Nurses' experiences of psychiatric patients with HIV/AIDS: A study conducted in a psychiatric hospital in the Western Cape

Master Thesis


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University of Cape Town

This study aims to explore the experiences of nursing staff who provide treatment and care for psychiatric patients with HIV/AIDS. The study was conducted with a view to understanding the psychological impact of caring for such patients, the additional stressors which may arise as a result of this and how these are dealt with. It was also intended to assist with identifying the needs that staff may have in order to cope with the demands of their work. Semi-structured interviews were conducted with nine nurses working in the female admission ward of a Western Cape psychiatric hospital. The interview material was analysed to identify common themes which occurred across the interviews concerning participants' experiences, their difficulties and their feelings regarding their work with HIV/AIDS patients. A number of theoretical perspectives were used in analysing and discussing the material, including theories of HIV/AIDS related occupational stress; psychodynamic theory and literature from the field of medical anthropology.The study found that overall, nursing psychiatric patients with HIV/AIDS was experienced as difficult and stressful by participants, and evoked strong emotions of fear and anxiety. The experience of stress in psychiatric HIV/AIDS care was strongly associated with the nature of the work and the anxieties evoked by nursing patients with a terminal, contagious disease. However, the difficulties experienced by participants also appeared to be related to the context of their working environment, and to extend beyond this to the broader social influences of family and community life. The absence of effective support and acknowledgement of these difficulties has resulted in physical symptoms of bum out and the adoption of individual and collective defences in an attempt to cope with the enormous personal and professional challenges of their work.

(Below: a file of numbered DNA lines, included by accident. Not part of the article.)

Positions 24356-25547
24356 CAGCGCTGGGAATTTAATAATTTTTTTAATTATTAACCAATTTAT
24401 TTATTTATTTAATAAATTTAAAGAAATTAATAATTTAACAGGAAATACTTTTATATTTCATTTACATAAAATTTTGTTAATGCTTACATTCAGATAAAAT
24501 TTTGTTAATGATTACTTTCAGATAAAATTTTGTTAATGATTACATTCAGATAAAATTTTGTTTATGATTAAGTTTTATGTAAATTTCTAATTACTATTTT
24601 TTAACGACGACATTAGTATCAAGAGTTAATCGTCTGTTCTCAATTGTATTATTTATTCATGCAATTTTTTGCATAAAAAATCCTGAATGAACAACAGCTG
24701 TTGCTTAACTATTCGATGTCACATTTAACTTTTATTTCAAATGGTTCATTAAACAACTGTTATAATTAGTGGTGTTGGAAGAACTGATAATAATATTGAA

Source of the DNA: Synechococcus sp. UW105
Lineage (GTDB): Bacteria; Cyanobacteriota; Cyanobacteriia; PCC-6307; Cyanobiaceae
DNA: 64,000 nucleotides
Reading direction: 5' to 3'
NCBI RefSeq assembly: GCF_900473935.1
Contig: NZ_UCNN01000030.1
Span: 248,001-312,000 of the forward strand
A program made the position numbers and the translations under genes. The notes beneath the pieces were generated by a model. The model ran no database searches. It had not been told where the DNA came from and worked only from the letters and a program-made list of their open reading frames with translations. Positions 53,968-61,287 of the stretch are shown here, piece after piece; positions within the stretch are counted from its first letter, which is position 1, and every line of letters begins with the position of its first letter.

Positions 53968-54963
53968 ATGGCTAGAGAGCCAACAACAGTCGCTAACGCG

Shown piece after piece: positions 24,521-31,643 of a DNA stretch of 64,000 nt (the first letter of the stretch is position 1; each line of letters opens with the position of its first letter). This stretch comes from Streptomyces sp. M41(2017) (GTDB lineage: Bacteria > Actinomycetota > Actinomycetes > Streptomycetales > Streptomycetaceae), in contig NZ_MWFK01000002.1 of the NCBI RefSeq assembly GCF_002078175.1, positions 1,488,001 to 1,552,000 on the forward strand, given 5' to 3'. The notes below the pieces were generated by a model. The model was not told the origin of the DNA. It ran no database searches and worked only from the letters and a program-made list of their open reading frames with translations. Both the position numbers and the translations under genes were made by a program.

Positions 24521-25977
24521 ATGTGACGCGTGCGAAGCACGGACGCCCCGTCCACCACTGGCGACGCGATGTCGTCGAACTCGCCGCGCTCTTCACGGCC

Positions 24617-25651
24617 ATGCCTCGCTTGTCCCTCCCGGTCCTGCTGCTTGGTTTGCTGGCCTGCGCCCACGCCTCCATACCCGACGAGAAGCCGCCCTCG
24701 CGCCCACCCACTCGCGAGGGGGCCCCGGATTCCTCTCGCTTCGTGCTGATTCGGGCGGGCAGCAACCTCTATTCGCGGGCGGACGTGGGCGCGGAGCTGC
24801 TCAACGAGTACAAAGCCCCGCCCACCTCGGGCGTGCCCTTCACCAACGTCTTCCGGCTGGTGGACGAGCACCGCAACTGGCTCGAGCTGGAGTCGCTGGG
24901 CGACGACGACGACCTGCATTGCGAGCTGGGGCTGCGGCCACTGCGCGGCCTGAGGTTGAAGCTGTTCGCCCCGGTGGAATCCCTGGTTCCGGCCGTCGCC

Bibliography: leaves 91-95.